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Jennifer Lane Books

Hi, I'm Jen, a psychologist/author (psycho author) in Columbus, Ohio. I write romantic suspense for adults and new adults. And I'm a voracious reader of romance and fiction. I love laughing, swimming, volleyball, and Grumpy Cat.

Currently reading

Standing at the Crossroads: Next Steps for High-Achieving Women
Patricia J. Ohlott, Marian N. Ruderman
The Space Between
Victoria H. Smith
Chasing Hope
Kathryn Cushman
The Scottish Prisoner - Diana Gabaldon I love Jamie Fraser!

When the masterful author Diana Gabaldon takes time out from her Outlander series to write other novels, sometimes I get frustrated. I want to know what happens next to Jamie and Claire! *stomps foot* But I am SO glad she wrote this novel. The Scottish Prisoner is part of her spinoff series about Lord John Grey, but the story focuses on Jamie during a heartbreaking stage of his life -- a story that simply needed to be told. It's poignant, funny, dramatic, and sweet.

The story takes place during Voyager, the third novel in the Outlander series. Jamie is a parolee at the Helwater estate, placed there by Lord John. But he's not staying there for long because John's brother Hal forces Jamie to help them track down a traitorous English Major hidden away in Ireland. Jamie completes his duty admirably, of course, with several wrinkles along the way.

One reason I love this story is I never know what to expect from Jamie. I know he'll always act with integrity, but this character from the 18th century often surprises me. John, the English colonel who lusts after him, describes Jamie the best:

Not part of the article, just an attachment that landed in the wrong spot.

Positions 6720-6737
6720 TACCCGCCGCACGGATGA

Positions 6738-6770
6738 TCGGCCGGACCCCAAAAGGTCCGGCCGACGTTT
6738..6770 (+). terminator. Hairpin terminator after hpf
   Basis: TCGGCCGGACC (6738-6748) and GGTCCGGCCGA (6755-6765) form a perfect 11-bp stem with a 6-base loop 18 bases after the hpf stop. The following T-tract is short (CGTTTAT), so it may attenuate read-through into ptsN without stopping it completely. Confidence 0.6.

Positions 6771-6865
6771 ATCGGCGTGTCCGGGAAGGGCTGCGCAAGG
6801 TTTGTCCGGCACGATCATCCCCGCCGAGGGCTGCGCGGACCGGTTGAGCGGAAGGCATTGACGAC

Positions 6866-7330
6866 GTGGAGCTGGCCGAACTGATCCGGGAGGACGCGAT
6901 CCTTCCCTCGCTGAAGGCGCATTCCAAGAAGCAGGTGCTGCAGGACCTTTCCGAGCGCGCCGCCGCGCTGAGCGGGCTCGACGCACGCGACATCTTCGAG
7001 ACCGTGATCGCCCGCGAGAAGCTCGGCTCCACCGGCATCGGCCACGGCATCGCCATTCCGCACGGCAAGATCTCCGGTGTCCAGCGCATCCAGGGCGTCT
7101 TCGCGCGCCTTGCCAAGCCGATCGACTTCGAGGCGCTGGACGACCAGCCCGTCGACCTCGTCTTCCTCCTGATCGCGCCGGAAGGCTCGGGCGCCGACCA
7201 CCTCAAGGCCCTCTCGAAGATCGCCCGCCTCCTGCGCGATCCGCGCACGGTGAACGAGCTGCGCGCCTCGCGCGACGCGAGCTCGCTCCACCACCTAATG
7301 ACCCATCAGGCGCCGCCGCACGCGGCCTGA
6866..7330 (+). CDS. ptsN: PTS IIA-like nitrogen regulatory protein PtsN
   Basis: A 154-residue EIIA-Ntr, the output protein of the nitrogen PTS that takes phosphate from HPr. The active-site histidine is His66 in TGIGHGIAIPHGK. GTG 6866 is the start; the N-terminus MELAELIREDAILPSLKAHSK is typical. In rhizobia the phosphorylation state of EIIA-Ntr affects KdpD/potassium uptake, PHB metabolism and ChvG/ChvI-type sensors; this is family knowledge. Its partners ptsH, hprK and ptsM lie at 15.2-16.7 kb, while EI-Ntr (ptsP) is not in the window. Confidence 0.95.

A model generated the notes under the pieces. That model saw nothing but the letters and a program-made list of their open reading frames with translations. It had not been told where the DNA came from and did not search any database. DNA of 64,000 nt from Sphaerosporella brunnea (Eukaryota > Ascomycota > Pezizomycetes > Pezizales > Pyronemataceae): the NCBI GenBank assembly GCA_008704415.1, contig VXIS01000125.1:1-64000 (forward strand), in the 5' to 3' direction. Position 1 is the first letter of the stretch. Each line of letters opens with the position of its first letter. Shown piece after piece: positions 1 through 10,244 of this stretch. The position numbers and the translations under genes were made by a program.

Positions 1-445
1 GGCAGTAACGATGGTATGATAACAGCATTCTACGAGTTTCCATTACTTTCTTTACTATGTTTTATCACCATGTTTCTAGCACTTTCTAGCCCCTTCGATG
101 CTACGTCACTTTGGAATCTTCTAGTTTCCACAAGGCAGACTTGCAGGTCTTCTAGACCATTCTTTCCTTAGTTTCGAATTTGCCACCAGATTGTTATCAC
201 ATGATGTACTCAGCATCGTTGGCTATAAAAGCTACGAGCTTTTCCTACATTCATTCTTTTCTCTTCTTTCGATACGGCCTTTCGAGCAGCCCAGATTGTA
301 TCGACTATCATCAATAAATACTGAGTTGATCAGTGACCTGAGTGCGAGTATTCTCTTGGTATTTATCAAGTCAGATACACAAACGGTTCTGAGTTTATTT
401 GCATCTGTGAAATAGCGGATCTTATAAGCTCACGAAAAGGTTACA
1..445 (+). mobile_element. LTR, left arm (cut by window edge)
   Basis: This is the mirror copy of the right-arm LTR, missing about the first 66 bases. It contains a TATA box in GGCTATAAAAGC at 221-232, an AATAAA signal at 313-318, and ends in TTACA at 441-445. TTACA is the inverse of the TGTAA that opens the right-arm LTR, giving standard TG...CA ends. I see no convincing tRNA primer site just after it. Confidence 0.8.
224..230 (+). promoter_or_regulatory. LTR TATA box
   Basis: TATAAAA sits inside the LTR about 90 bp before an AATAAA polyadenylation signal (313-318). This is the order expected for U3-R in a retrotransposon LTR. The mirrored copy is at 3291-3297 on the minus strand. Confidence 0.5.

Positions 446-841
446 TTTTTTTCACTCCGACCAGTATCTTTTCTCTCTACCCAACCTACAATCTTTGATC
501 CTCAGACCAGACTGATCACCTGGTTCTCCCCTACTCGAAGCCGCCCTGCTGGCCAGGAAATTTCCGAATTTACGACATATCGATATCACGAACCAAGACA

"he has . . . a sense of himself that is quite separate from what society demands. Hie is inclined to make his own rules."

There's no doubt I care deeply about Jamie. I cried several times reading this novel. His hidden feelings for his son William got to me the most.

He had accustomed himself to thinking of William as a sort of small, glowing light in his mind, something like the flame of a wax candle lit before a saint's statue in a dark chapel. He couldn't afford such a candle, and wouldn't be allowed into the Helwater chapel, but liked to imagine himself lighting one when he said his prayers at night. He would watch the flame catch and swell, wavering a bit and then growing tall and still. He would go to sleep then and feel it burn, a peaceful watch fire in his heart.

He could feel the child's imagined weight on his shoulders, warm and heavy, smelling faintly of wee and strawberry jam. There were some chains you wore because you wanted to.

Willie clung to him like a leech, trying to burrow into his chest, and he wrapped his arms tight around the boy, too overcome to speak.
To this point, he could not really have said that he loved William. Felt the terror or responsibility for him, yes. Carry thought of him like a gem in his pocket, certainly, reaching now and then to touch it, marveling. But now he felt the perfection of the tiny bones of William's spine though his clothes, smooth as marbles under his fingers, smelled the scent of him, rich with the incense of innocence and the faint tang of shit and clean linen. And thought his heart would break with love.

I also deeply enjoyed the relationship between Jamie and John. There is so much baggage between them -- prisoner and gaoler, unrequited love, secrets -- it's amazing they can be friends. It speaks to both characters' integrity. I can't wait for Written in My Own Heart's Blood, book #8 in the Outlander series. There will be much to sort out between Jamie, John, and Claire! *giggles*

I love Jamie Fraser!